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Arts and Entertainment

Theatre Review: The Sunset Limited Is An Intense Dramatic Ride

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Ron Bottitta and Tucker Smallwood in "The Sunset Limited" -- Photo by John Flynn.

Ron Bottitta and Tucker Smallwood in "The Sunset Limited" -- Photo by John Flynn.
Cormac McCarthy isn't a "glass half full" kind of guy. Heroes rarely prevail in his novels, and if they do, as in The Road, the price paid for victory is often death. Being a moral person in an amoral universe is punishingly difficult, he seems to say. In his novels, this theme is generally disguised beneath a veil of plot, from the hit man machinations of No Country For Old Men to the Western tropes of All The Pretty Horses. McCarthy tried something different with his play The Sunset Limited, essentially trimming the plot down to bare essentials, so only an ethical debate between two characters remains. The result is an intriguing exploration of religious faith versus nihilism, and the current production by Rogue Machine gives a superb pair of actors a showcase that crackles with intelligence.

The play begins in Black's (Tucker Smallwood) low-rent apartment, where the front door is chained and padlocked. Black, a deeply religious ex-con, has the only key, and he's not giving it up easily. Seated across from Black at a kitchen table is White (Ron Bottitta), a peevish professor who would very much like to leave, in more ways than one. Black intervened earlier that morning as White tried to fling himself before an oncoming subway car, and now Black feels responsible for keeping White alive. Black does everything he can to change White's gloomy perspective, from humorously cajoling him to earnestly preaching to him, even threatening him, but White may be more of a challenge than Black is expecting.

Considering that the characters don’t even have personal names, it’s all the more notable that the two actors manage to make their portrayals distinctive and intriguing. Smallwood has far more of the dialogue as Black, and he revels in it, switching personas like a master interrogator. His canny and charged performance provides most of the humor in the show, but he never forgets that for Black this is a test of faith, and his concluding words about this have real power. Bottitta essays the quieter role with compelling subtlety, the professor who is not so much despairing as bitter and angry, his initial politeness changing to a well-placed volley of condescending verbal jabs. The heart of this role, however, is the explosive speech White gives at the end, and Bottitta tears into it with expert gusto, like a tiger who’s been waiting too long for red meat.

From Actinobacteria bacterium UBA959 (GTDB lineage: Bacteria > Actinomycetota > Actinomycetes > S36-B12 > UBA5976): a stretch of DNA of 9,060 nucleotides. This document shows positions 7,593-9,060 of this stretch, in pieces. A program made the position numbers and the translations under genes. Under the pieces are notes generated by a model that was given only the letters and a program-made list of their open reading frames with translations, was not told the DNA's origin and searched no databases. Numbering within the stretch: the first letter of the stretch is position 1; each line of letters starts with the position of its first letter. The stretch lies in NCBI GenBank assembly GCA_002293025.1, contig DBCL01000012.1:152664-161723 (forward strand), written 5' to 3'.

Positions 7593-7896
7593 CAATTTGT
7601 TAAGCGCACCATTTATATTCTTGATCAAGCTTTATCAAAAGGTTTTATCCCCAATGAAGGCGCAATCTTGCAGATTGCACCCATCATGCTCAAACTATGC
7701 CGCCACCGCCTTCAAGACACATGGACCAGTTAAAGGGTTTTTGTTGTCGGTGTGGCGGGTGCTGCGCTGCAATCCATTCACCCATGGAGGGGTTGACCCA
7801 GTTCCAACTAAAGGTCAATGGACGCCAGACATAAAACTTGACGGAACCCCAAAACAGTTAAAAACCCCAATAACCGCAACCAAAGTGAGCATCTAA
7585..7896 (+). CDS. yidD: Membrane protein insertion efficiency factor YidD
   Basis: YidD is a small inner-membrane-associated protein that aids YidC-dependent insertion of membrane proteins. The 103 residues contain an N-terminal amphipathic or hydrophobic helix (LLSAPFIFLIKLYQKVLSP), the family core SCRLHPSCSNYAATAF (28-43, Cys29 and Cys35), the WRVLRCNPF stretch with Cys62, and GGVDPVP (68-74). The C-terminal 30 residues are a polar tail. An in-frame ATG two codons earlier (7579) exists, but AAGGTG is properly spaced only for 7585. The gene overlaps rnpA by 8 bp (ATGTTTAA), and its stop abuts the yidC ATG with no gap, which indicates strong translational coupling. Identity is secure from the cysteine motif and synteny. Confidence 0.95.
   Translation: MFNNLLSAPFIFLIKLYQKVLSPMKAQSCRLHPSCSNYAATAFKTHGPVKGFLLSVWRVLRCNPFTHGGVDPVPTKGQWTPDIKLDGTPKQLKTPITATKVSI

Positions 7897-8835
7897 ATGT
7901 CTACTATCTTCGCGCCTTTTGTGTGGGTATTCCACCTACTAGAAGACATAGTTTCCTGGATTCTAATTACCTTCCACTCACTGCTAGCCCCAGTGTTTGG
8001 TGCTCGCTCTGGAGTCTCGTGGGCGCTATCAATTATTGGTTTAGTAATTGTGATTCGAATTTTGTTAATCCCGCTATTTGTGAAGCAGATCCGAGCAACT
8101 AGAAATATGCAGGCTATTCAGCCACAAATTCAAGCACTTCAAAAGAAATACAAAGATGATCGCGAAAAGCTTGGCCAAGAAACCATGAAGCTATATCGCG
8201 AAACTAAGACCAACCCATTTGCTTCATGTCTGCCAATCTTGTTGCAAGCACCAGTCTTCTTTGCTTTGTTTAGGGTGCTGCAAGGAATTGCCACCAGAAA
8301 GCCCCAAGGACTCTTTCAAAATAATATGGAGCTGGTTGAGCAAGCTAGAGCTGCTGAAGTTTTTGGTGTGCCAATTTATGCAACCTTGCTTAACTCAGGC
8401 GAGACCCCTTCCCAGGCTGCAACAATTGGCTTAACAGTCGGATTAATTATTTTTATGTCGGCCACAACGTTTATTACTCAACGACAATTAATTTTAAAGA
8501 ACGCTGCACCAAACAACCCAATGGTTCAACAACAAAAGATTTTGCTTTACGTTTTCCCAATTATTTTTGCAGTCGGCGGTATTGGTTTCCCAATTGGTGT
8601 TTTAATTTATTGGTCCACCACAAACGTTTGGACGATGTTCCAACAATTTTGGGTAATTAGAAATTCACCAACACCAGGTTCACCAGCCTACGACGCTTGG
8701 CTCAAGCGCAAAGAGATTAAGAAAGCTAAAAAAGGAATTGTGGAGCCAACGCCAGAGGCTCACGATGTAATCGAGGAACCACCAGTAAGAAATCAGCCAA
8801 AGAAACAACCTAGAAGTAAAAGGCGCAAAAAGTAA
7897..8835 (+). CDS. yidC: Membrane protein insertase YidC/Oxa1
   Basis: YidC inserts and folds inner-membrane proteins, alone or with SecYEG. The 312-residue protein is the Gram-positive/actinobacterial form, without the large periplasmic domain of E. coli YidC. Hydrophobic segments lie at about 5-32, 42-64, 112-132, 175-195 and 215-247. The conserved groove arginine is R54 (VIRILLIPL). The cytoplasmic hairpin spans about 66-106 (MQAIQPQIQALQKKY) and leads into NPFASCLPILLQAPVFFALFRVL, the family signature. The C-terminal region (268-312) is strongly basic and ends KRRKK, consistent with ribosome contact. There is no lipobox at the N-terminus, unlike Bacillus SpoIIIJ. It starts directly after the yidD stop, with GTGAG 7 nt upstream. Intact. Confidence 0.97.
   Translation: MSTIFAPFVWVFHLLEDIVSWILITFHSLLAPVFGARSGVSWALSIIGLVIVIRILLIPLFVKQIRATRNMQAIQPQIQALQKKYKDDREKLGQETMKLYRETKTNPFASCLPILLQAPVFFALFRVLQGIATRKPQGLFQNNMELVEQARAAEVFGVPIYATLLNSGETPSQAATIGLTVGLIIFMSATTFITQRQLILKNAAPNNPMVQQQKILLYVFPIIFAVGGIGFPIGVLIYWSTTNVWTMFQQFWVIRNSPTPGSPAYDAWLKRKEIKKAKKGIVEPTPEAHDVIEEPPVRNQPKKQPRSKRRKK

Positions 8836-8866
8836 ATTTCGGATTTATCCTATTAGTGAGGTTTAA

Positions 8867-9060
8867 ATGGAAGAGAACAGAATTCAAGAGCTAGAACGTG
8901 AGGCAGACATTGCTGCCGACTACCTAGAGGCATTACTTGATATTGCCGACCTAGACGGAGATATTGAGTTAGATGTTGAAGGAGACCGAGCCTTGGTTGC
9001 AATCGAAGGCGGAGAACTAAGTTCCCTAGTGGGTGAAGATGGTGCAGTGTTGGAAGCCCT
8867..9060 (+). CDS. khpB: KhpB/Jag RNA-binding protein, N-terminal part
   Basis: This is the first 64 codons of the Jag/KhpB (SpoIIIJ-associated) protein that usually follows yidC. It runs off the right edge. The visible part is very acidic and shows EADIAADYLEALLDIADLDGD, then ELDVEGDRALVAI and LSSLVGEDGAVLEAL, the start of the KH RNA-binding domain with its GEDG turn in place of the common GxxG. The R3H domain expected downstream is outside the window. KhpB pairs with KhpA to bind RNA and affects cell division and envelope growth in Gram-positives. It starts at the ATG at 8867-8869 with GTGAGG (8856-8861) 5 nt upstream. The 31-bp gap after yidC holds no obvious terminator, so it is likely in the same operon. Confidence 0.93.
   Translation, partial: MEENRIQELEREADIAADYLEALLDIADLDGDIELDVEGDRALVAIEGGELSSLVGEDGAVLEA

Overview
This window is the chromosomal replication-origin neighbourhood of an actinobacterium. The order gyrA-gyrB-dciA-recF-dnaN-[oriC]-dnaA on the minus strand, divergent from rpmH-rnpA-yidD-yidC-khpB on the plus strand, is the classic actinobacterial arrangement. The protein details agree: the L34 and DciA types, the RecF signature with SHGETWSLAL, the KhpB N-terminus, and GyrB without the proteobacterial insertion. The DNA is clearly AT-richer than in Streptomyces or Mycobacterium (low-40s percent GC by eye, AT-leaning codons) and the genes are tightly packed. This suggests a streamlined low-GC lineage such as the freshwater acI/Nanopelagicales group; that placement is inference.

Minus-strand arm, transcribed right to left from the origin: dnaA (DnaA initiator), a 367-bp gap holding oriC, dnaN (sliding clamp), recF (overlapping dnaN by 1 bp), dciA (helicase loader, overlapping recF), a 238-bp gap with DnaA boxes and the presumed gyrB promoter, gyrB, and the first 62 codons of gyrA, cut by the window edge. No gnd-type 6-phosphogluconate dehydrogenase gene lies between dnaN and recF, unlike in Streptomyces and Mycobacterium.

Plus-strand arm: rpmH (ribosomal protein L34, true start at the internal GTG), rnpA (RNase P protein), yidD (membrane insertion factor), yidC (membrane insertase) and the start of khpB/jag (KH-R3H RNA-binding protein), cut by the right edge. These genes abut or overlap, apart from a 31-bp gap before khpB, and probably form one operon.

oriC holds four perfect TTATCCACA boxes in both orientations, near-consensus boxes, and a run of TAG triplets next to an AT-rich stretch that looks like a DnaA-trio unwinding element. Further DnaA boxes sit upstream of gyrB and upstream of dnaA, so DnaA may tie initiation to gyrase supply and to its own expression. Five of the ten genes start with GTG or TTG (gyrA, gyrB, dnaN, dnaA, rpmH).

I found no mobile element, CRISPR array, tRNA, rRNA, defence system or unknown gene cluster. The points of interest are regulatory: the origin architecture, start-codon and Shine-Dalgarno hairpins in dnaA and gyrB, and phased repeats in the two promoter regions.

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This is the kind of show where a lesser director might have the actors overplay to amp up the conflict, but John Perrin Flynn’s direction trusts in the text and his cast and wisely keeps the yelling to a minimum. Initially one might think that McCarthy is writing about race relations, but that’s not his true focus—this is a debate between having faith and having none. The play’s only failing is that it goes on a bit longer than it should, but this is mitigated by the great quality of the work.

The Sunset Limited
5041 Pico Blvd., Los Angeles
Runs Fri. 8 pm, Sat. 5 pm, Sun 7 pm thru Dec. 19
Tickets $25
(323) 960-4424 or